“It is through the application of the content and seeing the connections through the cross-cutting concepts that students will now be using information and distinct bits of information,” Helm said. “It is not sufficient for a student to just look up information through the use of technology only to regurgitate it at a future time.

“We now want students to use the information as the foundations for asking questions and/or defining problems that will lead them to develop and use modeling to address those questions and problems; to design and carry out investigations, analyze data, gather additional information and so on,” Helm added. “It’s not a passive collecting of previous information but rather having students think and behave in a science and engineering literate manner.”

Teachers also agreed that while science standards are now more focused on deeper understanding and providing students with hands-on opportunities to make them better prepared for college and career, these students aren’t the only ones who are better off because of them. Teachers benefit, too.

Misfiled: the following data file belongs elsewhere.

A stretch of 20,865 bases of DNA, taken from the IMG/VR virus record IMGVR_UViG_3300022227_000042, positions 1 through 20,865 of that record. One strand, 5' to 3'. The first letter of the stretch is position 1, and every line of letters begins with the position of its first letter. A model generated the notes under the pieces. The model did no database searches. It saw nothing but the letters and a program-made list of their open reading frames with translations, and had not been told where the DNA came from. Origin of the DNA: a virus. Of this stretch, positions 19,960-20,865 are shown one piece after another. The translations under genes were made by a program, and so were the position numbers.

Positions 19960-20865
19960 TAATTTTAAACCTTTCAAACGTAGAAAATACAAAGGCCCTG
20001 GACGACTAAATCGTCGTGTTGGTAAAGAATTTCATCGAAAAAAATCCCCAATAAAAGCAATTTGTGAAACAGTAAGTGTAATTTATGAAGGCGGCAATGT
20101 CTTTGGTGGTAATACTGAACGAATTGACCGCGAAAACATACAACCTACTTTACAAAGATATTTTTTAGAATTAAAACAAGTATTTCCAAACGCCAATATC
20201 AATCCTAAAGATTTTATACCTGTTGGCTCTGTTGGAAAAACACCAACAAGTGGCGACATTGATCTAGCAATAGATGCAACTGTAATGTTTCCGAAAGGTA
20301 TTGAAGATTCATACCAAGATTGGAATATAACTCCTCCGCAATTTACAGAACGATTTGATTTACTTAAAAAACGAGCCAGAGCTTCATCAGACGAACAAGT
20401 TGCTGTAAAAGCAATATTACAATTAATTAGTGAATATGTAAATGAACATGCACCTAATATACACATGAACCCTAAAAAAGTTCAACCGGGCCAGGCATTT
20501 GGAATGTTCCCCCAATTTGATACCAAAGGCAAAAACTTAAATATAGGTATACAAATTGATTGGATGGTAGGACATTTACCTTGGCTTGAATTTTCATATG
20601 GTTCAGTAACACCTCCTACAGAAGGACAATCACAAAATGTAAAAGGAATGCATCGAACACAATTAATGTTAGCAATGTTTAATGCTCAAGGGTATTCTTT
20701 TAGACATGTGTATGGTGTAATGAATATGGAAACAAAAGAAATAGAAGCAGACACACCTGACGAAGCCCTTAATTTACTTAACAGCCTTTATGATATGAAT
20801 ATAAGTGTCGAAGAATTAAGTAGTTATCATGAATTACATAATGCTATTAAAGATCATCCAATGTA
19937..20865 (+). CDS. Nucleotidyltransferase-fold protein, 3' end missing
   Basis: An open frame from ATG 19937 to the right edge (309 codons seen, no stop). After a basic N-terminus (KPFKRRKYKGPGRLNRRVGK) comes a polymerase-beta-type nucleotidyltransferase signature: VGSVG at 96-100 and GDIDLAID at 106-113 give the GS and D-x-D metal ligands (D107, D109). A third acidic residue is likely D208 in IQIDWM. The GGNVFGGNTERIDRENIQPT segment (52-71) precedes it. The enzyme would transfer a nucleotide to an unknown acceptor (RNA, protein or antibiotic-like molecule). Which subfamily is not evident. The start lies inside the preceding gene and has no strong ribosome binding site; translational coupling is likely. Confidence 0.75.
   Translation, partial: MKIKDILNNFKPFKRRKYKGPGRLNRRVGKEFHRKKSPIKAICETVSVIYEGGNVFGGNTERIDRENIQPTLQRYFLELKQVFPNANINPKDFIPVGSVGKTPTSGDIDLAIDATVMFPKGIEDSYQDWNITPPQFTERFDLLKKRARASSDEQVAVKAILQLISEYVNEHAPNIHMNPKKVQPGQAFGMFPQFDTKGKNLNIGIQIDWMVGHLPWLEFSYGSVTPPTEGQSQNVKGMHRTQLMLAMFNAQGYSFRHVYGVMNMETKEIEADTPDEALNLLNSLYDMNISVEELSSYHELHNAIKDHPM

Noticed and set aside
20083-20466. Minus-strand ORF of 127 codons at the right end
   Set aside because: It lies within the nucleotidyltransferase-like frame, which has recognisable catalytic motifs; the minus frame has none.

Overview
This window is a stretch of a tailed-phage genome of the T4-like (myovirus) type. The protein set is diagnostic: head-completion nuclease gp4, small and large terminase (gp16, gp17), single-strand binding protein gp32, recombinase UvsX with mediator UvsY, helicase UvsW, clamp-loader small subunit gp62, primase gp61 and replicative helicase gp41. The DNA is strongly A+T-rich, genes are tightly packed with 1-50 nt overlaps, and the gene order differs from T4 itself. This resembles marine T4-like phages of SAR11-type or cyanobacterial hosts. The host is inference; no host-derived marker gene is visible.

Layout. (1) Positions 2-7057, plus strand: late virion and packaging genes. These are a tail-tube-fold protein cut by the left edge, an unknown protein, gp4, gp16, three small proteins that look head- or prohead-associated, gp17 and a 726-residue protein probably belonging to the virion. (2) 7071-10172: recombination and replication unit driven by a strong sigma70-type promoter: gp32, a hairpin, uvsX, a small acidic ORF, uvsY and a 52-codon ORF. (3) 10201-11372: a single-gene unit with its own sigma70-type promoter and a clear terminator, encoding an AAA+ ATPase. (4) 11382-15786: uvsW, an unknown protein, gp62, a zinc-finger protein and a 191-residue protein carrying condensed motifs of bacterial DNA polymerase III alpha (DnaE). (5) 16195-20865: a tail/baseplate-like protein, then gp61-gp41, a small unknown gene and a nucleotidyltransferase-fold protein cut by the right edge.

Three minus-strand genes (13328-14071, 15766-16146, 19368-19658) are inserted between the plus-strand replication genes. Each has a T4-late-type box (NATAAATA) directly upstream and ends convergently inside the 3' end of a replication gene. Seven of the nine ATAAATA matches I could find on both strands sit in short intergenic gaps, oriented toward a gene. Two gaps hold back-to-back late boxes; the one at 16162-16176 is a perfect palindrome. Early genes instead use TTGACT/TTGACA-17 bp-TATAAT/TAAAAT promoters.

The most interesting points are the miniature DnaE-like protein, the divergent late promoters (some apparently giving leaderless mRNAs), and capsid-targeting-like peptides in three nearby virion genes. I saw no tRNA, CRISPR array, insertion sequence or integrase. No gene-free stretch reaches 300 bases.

“I have a unique perspective when looking at the NGSS, and I know where these standards started and how much they have developed over the past few years,” Parker said. “Our committee wanted to make sure that these standards not only built but truly transformed science education from kindergarten through high school. These standards are built to help the teacher know how to teach them, what they need to teach and why they are important.

“I feel that these standards will make all teachers who are lucky enough to teach science, better educators,” Parker added. “We have the power to teach our students to not just memorize facts but how to think scientifically, how to problem solve and most importantly make connections to math, literacy and apply those concepts to all aspects of their lives.”

Hallie Booth, hallie.booth@education.ky.gov,
David Helm, david.helm@fayette.kyschools.us, (859) 381-4000
Simone Parker, simone.parker@trigg.kyschools.us, (270) 522-2200
Candi Rumsey, candi.rumsey@oldham.kyschools.us, (502) 222-1451
Stephanie Thomas, stephanie.thomas@breathitt.kyschools.us, (606) 666-7181